4th grade (Eureka Math/EngageNY)
Course: 4th grade (Eureka Math/EngageNY) > Unit 5Lesson 7: Topic G: Repeated addition of fractions as multiplication
- Multiplying fractions and whole numbers visually
- Equivalent fraction and whole number multiplication problems
- Multiply fractions and whole numbers
- Multiply fractions and whole numbers with fraction models
- Equivalent whole number and fraction multiplication expressions
- Multiplying fractions word problem: movies
- Multiplying fractions word problem: milk
- Multiplying fractions by whole numbers word problem
- Multiply fractions and whole numbers word problems
- Interpret multiplying fraction and whole number word problems
- Multiply fractions and whole numbers on the number line
- Multiply mixed numbers and whole numbers
Multiplying fractions word problem: movies
Sal solves a multiplication fraction word problem about movies. Created by Sal Khan.
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- How does Sal write that neat?!(9 votes)
- He's using a digital pencil not a mouse(2 votes)
- yeah I got confused by what he said that 13/4 is the same thing as 1x3/4! And now he saying that!(6 votes)
- 21/4 beacuse he add all of them i am not sure plz help thanks i am dum i am sorry(6 votes)
- That's because 5 is a factor of 20. Waffles the great.(5 votes)
- Can somebody help me with this problem?
Joe has a recipe that requires 3 and 1/2 cups of flour. He wants to reduce the recipe by 1/2 cup. How many cups of flour are needed for the smaller recipe?(4 votes)
- do u do the same thing with decimals ? :)(4 votes)
- The blue fill up bar on the video play sign isn't filling up! Please fix this problem.(3 votes)
- There is a bug. A lot of people have been having this issue for months.(2 votes)
- Has anyone else had problems with this video not registering as a completed lesson? I have viewed if several times and each time it shows 100 points for re-watching but the triangle never turns blue.(3 votes)
- why is there a pause sign in the mittle of it?(3 votes)
- I saw this video all the way through but I didn't get credit for it. Is this because this is a brand new video?(2 votes)
- Sadly, that's not the reason. From the looks of it, the thing's been up and broken for months. I'm getting sick of checking it every day hoping I can complete this. :((3 votes)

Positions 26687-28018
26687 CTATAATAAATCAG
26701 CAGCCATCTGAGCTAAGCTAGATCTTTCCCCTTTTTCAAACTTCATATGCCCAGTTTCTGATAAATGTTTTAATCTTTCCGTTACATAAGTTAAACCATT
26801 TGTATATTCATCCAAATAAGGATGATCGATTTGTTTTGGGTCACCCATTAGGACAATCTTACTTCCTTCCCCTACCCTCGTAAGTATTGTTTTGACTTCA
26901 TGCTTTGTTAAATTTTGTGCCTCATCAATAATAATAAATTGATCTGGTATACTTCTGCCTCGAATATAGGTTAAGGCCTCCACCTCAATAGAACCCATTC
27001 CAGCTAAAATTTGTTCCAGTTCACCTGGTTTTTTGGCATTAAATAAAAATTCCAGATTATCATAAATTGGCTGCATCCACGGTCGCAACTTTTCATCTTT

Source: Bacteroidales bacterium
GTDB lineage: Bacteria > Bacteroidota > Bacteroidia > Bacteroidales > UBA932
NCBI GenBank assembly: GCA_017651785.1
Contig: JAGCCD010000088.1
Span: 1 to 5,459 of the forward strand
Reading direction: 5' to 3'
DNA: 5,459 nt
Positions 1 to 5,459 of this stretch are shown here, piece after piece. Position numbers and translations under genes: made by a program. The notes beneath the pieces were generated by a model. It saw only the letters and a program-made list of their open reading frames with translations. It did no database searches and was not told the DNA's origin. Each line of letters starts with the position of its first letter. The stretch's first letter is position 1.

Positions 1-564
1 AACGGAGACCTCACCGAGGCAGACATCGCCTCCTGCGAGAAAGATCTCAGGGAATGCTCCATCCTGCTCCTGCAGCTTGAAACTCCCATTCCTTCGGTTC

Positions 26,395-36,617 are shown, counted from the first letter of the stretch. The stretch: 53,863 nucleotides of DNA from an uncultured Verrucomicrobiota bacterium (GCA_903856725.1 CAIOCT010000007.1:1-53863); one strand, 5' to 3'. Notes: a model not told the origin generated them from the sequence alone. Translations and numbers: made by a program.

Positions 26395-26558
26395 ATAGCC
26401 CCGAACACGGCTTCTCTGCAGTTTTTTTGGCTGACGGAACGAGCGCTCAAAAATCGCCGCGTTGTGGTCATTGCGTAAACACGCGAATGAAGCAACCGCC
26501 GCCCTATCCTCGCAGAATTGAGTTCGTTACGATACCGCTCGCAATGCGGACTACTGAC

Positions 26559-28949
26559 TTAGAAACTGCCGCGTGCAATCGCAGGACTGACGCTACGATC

You're having a movie marathon. Each movie lasts about 1 and 3/4 hours. If you want to watch 3 movies, how long will your movie marathon last? You can use the number line below to help you find your answer. So each movie lasts 1 and 3/4 hours long. So let's say the first movie happens to be Star Wars, which I probably would include in any movie marathon. So it's going to be 1 and 3/4 hours long. So this is 1,. 1, and then we're going to have 3/4 more. So each of these are a fourth because we have 4 sections between 1 and 2-- 1, 2, 3, 4. So we're going to watch 3/4. 1, 2, 3. So that's how long my first movie is. And then, my second movie is going to be another 1 and 3/4. So 1 is 4/4. So 1, 2, 3, 4. And then we're going to have another 3/4. 1, 2, 3. And just as the way I said that, 4/4 and 3/4 is 7/4. So 1 and 3/4, that's the same thing as 7/4. And you see that over here. When I did the 1 and 3/4 in blue, I actually marked off 7/4. Same thing here, here in magenta. And now, let's do it in green. So Gandhi is actually a good bit longer than 1 and 3/4, but it's a good movie, so I put it here just because it's one of my favorites. And so let's do another 1 and 3/4 hours. Or we could do that as 4/4 plus 3/4 hours, or 7/4. 1, 2, 3, 4, 5, 6, 7. So that gets us to 5. So this point right over here is 5 and 1/4 hours. Now, let's see if we get that same result when we do it mathematically. I guess this is mathematical as well. But every movie lasts 1 and 3/4 hours. We already said that 1 and 3/4 is the same thing as 1 plus 3/4. 1 is the same thing as 4/4. So it's 4/4 plus 3/4, which is the same thing as 7/4. And another way to convert this mixed number into an improper fraction, you say, hey, look. 4 times 1 is 4-- and that's really where you're getting the 4/4 from-- plus 3 is 7. 7/4. Now, we're going to do 7/4 of an hour three times. So we're going to multiply 7/4 times 3. Now, there are several ways that you could think about this. You could literally view this as having three 7/4 and adding them together. So 7/4 plus 7/4 plus 7/4, which would be equal to 21/4. And if you wanted to convert this into a mixed number, 21/4 is the same thing as-- well, 4 goes into 20 evenly. So you could call this 20/4 plus 1/4. And 20/4 is the same thing as 5. So it's 5 and 1/4, which is exactly what we saw here. Another way of thinking about it, you could say 7/4. And then we can multiply it by 3/1, times 3/1, just to make it clear that we're multiplying the numerators and multiplying the denominators. So in the numerator, I'm to have 7 plus 7 plus 7. That's 7 times 3. And in the denominator, I'm going to have 4 times 1, which is just 4. Well, this is just 7 times 3 over 4, or 21/4, which we've already seen is 5 and 1/4.